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  16. Cold Feet

    She stood there, ablaze in red; red dress, red stockings, red stilettos, red garter. She held a revolver in one hand, almost nonchalantly, like she would a ceramic cigarette holder.

    “What’s with all the red?” I said noting the ample cleavage beneath the pucker of satin.

    “Really? You want those to be your last words?”

    “Not necessarily.”

    “I like red,” she said, her willowy hair backlit by lamplight.

    “All dressed up and me with a gun to my head.”

    “Life’s a bitch.”

    “Fine, I’ll marry you.”

    She lowered the gun, smiling. “I should have thought of this years ago.”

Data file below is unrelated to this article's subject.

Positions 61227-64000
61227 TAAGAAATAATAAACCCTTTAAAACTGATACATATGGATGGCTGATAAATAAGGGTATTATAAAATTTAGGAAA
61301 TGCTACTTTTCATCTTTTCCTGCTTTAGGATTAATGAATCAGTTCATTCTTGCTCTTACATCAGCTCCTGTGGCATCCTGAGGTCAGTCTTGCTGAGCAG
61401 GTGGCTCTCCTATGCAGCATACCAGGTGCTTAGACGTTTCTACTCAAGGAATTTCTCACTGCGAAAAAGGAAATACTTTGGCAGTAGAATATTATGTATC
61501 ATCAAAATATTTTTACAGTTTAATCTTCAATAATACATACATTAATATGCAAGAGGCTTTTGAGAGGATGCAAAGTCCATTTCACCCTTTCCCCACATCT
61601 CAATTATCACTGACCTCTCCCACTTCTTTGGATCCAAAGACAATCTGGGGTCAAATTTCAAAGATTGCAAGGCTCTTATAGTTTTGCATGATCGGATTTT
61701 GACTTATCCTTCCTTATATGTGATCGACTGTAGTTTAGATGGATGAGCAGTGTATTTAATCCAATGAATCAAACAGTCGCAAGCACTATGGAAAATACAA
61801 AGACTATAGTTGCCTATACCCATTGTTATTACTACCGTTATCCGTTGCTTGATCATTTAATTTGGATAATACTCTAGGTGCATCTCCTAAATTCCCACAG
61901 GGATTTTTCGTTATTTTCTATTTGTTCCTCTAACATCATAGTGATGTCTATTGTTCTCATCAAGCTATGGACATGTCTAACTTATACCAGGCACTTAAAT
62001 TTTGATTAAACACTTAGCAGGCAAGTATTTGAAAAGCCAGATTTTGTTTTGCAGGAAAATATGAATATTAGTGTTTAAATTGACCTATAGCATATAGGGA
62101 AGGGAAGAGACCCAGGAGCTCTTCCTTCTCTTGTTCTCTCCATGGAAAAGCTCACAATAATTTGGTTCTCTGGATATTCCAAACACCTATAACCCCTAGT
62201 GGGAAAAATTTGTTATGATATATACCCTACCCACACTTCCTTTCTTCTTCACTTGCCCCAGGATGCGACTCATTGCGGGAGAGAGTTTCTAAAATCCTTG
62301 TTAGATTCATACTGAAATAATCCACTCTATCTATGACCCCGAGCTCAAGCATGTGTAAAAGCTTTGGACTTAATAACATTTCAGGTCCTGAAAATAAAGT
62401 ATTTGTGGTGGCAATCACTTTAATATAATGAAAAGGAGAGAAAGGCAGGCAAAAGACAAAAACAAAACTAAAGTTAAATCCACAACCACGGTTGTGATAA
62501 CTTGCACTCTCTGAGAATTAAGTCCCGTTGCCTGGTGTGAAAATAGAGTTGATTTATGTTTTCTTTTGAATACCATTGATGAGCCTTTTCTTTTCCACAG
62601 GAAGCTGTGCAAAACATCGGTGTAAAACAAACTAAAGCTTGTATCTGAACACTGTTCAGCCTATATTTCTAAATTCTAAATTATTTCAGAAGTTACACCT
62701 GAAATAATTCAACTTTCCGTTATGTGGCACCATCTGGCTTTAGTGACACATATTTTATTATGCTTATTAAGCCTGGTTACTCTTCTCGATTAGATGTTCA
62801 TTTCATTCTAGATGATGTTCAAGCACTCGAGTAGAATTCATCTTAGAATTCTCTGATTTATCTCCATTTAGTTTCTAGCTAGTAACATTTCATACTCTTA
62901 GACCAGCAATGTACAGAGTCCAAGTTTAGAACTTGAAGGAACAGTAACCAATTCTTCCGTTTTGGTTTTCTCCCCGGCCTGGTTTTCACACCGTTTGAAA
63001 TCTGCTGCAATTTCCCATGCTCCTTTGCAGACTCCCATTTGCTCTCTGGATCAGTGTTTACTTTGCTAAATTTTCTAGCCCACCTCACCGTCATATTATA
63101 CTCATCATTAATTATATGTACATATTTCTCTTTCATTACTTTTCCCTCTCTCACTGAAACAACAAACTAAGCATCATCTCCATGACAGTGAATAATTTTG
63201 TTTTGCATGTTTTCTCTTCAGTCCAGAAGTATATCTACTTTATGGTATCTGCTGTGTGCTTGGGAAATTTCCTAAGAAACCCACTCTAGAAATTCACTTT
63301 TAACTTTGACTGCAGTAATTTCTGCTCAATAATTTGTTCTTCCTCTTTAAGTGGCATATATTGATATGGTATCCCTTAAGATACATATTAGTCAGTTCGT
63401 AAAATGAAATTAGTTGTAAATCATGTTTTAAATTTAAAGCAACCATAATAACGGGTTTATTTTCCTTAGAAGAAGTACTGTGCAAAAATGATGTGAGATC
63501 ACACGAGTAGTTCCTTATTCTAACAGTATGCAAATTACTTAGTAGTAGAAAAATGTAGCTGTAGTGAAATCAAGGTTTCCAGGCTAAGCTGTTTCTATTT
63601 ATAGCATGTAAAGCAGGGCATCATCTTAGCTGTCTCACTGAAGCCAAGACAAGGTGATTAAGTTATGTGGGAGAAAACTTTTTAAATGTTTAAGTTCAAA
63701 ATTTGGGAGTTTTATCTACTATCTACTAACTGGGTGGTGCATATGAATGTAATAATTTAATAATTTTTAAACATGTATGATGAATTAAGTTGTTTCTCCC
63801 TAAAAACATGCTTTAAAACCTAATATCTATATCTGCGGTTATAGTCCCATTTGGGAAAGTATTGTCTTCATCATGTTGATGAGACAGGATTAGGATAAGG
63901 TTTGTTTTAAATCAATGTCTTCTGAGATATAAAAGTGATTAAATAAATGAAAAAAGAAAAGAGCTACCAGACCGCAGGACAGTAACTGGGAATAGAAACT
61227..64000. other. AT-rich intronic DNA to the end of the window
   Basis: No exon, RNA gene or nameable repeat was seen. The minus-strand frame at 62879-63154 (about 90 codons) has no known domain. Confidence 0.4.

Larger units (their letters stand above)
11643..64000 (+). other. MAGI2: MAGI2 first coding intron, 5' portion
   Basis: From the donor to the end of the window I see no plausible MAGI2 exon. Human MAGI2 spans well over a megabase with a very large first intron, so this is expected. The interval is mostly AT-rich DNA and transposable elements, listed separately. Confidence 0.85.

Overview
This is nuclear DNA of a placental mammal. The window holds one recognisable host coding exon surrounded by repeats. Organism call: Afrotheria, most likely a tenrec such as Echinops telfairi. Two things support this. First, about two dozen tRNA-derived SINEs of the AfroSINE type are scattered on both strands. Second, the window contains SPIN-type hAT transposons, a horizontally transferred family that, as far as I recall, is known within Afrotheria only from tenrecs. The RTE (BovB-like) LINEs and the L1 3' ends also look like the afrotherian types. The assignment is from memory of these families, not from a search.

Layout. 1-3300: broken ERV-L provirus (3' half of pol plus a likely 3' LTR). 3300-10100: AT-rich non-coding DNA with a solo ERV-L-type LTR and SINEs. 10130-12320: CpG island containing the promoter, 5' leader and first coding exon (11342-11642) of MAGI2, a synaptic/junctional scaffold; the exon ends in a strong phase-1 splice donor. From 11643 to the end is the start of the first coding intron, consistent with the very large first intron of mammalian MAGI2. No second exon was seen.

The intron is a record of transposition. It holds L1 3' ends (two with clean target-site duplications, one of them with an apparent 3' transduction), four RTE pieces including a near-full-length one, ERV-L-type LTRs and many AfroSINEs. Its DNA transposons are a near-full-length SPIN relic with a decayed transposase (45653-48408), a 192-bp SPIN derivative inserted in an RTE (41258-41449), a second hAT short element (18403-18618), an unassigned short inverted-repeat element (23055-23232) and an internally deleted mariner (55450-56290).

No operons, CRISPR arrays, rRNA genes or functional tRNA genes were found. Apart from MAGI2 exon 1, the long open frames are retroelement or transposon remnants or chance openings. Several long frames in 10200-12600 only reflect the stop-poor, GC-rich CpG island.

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    1. This is very entertaining! Especially liked the 'pucker of satin' and her first reply.

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    2. Beautiful descriptions. I really like this one.

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    3. Hahahahaha. Excellent use of repetition for the positive. Though I didn't quite get the "willowy hair" and could not get the image of Rupert Bear's Raggety out of my head.

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    4. good one, John. Willowy hair is good, it's trailing, flowing, sweeping downward. When I travel to my friend's house (every Monday night) I pass by a huge, truly huge willow tree, its branches trailing to the ground.

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  17. DEFINITION OF A BULLY

    They were more pews than desks: long wooden pseudo-pillories, ingrained with puckered confusion and the rubbed-off agony of strapped hands.